In 2015, the National Legislative Assembly passed the Debt Collection Act, which came into force on September 2nd, 2015. The Act aims to protect individual debtors from unethical and unsafe debt collection practices through the establishment of fair and standardized collection rules.
The Act does not only apply to individual creditors, but also institutional lenders such as banks.
“Debt collectors” means not only lenders, but any creditors of payment claims, irrespective of whether such debt is legal. The definition furthermore includes licensed attorneys authorised by natural or juristic person authorized by the creditor of a payment obligation, either legally or illegally. Additionally, anand licensed debt collection business operators.
An amendment to the Debt Collection Act which came into force on May 21st, 2019 states that debt collectors may only attempt to collect the debt no more than once a day, and only between the hours of 8am and 8pm on weekdays, and 8am and 6pm on weekends and holidays. Violation of this amendment may result in a maximum administrative penalty of 100,000 THB.
Prior to the enactment of the Debt Collection Act in 2015, it was commonplace for debt collectors in Thailand to use unseemly and amoral methods to encourage quicker repayments, without fear of legal consequences. These practices include physical violence, foul language, use of falsely claimed court orders, public defamation, or even the involvement of third parties without the debtor’s knowledge or consent.
The Debt Collection Act affects debt collectors who use unjust methods for quicker repayment of debt. Violation of the Act is considered a criminal offense which can result in a fine of up to 500,000 THB or five years of imprisonment or both.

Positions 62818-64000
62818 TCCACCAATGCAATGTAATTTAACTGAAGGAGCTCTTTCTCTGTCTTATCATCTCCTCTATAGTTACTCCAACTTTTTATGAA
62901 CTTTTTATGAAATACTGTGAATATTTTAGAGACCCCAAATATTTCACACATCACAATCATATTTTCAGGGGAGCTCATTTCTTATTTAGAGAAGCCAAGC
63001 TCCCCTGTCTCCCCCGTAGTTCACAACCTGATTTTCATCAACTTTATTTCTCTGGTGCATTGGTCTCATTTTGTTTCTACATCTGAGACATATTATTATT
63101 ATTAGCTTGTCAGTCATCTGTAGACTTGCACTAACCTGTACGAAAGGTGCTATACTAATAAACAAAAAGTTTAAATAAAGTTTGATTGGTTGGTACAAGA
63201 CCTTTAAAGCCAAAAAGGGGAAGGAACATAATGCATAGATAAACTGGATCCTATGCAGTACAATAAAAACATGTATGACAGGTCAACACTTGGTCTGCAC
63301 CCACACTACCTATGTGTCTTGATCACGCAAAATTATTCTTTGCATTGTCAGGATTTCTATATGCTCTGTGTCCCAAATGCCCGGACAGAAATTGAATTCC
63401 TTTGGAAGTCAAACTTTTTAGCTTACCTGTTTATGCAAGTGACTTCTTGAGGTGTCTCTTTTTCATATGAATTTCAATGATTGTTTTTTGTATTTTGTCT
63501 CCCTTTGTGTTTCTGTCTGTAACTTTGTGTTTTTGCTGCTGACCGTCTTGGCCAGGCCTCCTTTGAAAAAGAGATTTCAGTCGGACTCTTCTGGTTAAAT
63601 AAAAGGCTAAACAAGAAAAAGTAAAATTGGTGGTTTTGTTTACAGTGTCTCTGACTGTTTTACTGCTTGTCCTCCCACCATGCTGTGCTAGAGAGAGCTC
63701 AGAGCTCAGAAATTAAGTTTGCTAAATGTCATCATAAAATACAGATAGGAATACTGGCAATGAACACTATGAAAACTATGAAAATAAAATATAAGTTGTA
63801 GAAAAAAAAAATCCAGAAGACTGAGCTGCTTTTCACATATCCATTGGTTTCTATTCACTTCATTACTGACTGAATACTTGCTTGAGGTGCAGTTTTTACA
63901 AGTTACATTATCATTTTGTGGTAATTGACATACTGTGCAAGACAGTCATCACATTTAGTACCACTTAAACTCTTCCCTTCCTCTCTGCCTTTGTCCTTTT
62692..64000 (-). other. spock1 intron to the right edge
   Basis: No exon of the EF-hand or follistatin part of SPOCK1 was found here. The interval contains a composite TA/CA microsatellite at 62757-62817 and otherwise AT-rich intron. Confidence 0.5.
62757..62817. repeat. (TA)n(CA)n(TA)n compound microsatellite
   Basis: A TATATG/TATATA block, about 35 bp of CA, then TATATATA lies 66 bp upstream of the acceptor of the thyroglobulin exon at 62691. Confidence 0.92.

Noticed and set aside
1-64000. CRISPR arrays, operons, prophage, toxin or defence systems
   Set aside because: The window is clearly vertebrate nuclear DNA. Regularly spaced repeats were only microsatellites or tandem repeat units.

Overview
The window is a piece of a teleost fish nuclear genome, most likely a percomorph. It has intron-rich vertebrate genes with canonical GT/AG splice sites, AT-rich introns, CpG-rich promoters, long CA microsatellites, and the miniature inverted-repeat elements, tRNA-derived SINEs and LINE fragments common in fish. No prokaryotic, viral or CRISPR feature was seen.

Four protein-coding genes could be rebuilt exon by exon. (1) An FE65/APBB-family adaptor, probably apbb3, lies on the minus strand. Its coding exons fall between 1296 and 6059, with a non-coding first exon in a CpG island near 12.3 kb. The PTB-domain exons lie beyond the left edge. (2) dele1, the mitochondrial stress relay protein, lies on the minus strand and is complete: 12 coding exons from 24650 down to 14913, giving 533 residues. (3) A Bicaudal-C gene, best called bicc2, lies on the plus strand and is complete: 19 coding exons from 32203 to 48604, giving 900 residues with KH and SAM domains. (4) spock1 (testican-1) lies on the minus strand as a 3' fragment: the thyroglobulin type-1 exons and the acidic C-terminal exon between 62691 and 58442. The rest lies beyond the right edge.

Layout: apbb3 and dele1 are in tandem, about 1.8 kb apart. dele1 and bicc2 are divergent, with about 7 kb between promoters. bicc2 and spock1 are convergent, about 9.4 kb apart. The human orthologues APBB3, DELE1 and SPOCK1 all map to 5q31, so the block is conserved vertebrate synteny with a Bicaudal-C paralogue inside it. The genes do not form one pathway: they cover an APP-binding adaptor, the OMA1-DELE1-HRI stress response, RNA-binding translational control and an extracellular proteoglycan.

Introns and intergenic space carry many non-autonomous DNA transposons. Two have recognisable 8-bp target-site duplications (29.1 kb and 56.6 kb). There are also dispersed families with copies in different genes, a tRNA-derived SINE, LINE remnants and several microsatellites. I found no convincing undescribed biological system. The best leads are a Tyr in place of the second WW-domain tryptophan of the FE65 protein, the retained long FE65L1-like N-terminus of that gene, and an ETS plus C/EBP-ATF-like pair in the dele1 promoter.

“Prior to 2015, there existed no specific laws to protect debtors from unethical debt collectors. It is encouraging to see how Thailand is continuously improving its legal framework to provide for an orderly process of debt collection while at the same time considering the legitimate interests of creditors” said Fabian Doppler, Managing Partner of Frank Legal & Tax.
Frank Legal & Tax also pointed out some crucial aspects of the law, such as the fact that it only protects individual debtors, and not corporate debtors. The law firm also stated that with the exception of licensed third-party debt collectors, debt collection agencies, lawyers certified by the Lawyers Council of Thailand, and the debtor’s spouse, children, or parents, creditors may not reveal the debtor’s debt to any third-party without the debtor’s consent. However, debt collectors may use third parties to find the location of debtors.
About Frank Legal & Tax
FRANK Legal & Tax is a Thailand-based international law firm. Committed to helping businesses as well as property purchasers with their investments in Thailand, the firm is providing a broad range of specialist legal services. Established by international lawyers with extensive experience of the Thai legal system, FRANK Legal & Tax aims to be the first choice for businesses, both small and large, as well as property purchasers.
For more information please contact:
Midas Public Relations
Asamaporn (Sam) Anukularmphai